President Obama announced the Solar Ready Vet program in April 2015 at Hill Air Force Base.

Solar industry offers meaningful employment for returning veterans

For many military veterans, the transition from active duty to civilian life can be stressful. While life in the military offers a sense of structure and purpose, leaving the service requires facing many unknowns and often involves a difficult transition period. However, growing opportunities in the solar industry may provide veterans a pathway to a meaningful civilian life. 

The unemployment rate for all veterans is lower than that of the general population. However, as The Washington Post reported, for certain demographics, including ethnic minorities and older vets, the rate has been as high as 10 percent in recent years. In fact, veterans in these groups see higher unemployment rates than non-veterans in the same demographics, in part due to factors related to their service, such as physical disabilities or injuries, a lack of civilian work experience or physiological barriers.

"Nearly half of all veterans face unemployment within the first 15 months of civilian life."

As the U.S. Department of Veterans Affairs noted, nearly half of all returning service members will face a period of unemployment within the first 15 months of their return to civilian life. In addition to financial stress, the VA found unemployment contributes to emotional unease for veterans. The vast majority – 95 percent – of returning service  members expressed a desire to work instead of relying on unemployment benefits, in part due to a desire for purposefulness. Additionally, studies have found prolonged unemployment may contribute to increased severity of post-traumatic stress disorder and other mental health problems.

Solar's growth provides new opportunities

While the VA and other government agencies sought to lower jobless rates for returning veterans, employment in the solar industry was booming. In fact, in the last six years, the number of U.S. solar industry jobs increased by 123 percent, according to The Solar Foundation's National Solar Jobs 2015 Census. Additionally, many of these jobs come with highly competitive living wages, and the solar workforce reflects greater diversity than that of many other industries.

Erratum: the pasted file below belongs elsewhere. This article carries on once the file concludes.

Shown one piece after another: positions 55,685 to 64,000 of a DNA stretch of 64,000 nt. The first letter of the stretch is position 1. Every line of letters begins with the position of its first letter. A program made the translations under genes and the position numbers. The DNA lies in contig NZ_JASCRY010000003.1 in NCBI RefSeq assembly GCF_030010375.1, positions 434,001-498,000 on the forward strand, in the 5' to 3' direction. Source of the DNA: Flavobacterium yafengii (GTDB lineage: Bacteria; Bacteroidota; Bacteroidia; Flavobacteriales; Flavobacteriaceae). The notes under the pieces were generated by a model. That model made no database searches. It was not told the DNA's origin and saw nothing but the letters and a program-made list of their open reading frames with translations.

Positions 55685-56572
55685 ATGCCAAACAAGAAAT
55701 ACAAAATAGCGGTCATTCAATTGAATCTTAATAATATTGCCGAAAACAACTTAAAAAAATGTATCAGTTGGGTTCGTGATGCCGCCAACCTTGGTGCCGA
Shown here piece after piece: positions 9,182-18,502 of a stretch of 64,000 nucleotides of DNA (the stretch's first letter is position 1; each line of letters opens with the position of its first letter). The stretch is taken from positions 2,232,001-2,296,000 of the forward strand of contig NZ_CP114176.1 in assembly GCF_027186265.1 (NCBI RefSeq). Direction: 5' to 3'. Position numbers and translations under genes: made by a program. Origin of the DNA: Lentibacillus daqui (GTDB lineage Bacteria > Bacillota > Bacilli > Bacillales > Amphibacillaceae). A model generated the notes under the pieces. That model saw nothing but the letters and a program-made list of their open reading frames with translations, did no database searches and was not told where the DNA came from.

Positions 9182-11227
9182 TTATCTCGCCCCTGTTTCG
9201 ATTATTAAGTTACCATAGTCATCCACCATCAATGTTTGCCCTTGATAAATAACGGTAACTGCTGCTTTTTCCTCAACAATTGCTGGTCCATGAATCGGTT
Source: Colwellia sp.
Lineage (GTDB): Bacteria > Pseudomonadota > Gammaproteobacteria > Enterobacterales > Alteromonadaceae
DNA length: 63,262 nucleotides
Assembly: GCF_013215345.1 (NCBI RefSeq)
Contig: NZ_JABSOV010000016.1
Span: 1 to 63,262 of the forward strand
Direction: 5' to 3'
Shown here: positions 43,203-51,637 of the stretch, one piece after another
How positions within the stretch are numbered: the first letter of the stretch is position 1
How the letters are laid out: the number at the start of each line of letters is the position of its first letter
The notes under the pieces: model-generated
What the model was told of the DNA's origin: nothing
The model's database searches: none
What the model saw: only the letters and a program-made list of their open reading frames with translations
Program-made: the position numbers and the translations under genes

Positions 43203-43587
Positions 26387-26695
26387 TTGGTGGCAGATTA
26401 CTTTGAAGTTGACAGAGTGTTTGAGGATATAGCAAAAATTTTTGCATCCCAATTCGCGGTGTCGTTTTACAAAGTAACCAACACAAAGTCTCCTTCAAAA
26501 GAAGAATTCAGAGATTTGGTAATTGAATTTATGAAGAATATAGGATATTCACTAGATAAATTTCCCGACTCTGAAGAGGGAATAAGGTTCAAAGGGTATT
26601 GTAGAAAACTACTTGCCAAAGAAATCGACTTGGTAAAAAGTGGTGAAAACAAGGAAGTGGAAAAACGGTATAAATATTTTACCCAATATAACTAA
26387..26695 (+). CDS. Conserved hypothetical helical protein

As the U.S. Energy Department noted, solar energy is one of the fastest growing sectors in the country. U.S. solar capacity has increased sevenfold since 2008, and in 2015, one in every 83 newly created jobs was in solar. The Energy Department further projected the industry will grow another 15 percent in 2016 and demand for new employees will continue through 2020.

Meaningful work for returning veterans

The Energy Department and the U.S. Department of Defense recognized the potential of the solar industry to connect returning service members with both desirable wages and environmentally beneficial work. In early 2016, the agencies launched Solar Ready Vets, a program facilitated by the Energy Department's SunShot Initiative, which aims to make the solar industry more price competitive, and the Defense Department's SkillBridge Initiative, which connects transitioning active military personnel to civilian employment. 

Solar Ready Vets meets the need for meaningful work for veterans by training them to become a disciplined and motivated workforce for the solar industry. The program is open to military personnel who are concluding their service and will train them for civilian jobs as photovoltaic system installers, sales representatives, system inspectors and other solar-related occupations.

"Solar Ready Vets ensures returning service members are welcomed with high-paying and rewarding work."

When announcing the program at Hill Air Force Base in Salt Lake City in April 2015, President Barack Obama noted the expansion of the solar industry is not only reducing carbon emissions, but also increasing America's national security through strengthening its economic growth. The private-public partnership of Solar Ready Vets not only ensures returning service  members are welcomed with high-paying and rewarding work, but also allows veterans the opportunity to contribute to the growth of the U.S. economy. 

"We've got to lead by example," the president said. "Invest in the future; train our workers for good, new jobs in the clean-energy economy. That's how we're going to keep our economy growing, and that's how we're going to create new jobs and create more opportunity for the American people. We're also, as a byproduct of that, going to make this country safer and we're going to make the planet more secure."

The intensive 4-6 week training course covers solar energy system installation, electrical grid connectivity, local building code compliance, rooftop PV system inspection, technical sales and other information. The pilot phase of Solar Ready Vets has launched at five military complexes: Camp Pendleton in California, Fort Carson in Colorado, Naval Station Norfolk in Virginia, Hill Air Force Base in Utah and Fort Drum in New York. By late spring 2016, the Energy Department said the program will be active at 10 military bases throughout the country.

As the U.S. recognizes the need for increased investment in the clean-energy economy, Trina Solar will continue to propel the growth of the solar industry as a provider of renewable energy and new jobs for American workers. In fact, approximately 15 percent of all solar panels installed in the U.S. were created by Trina. As a leading manufacturer of high-quality, affordable solar systems, Trina is a driving force in the push for a more secure and sustainable future.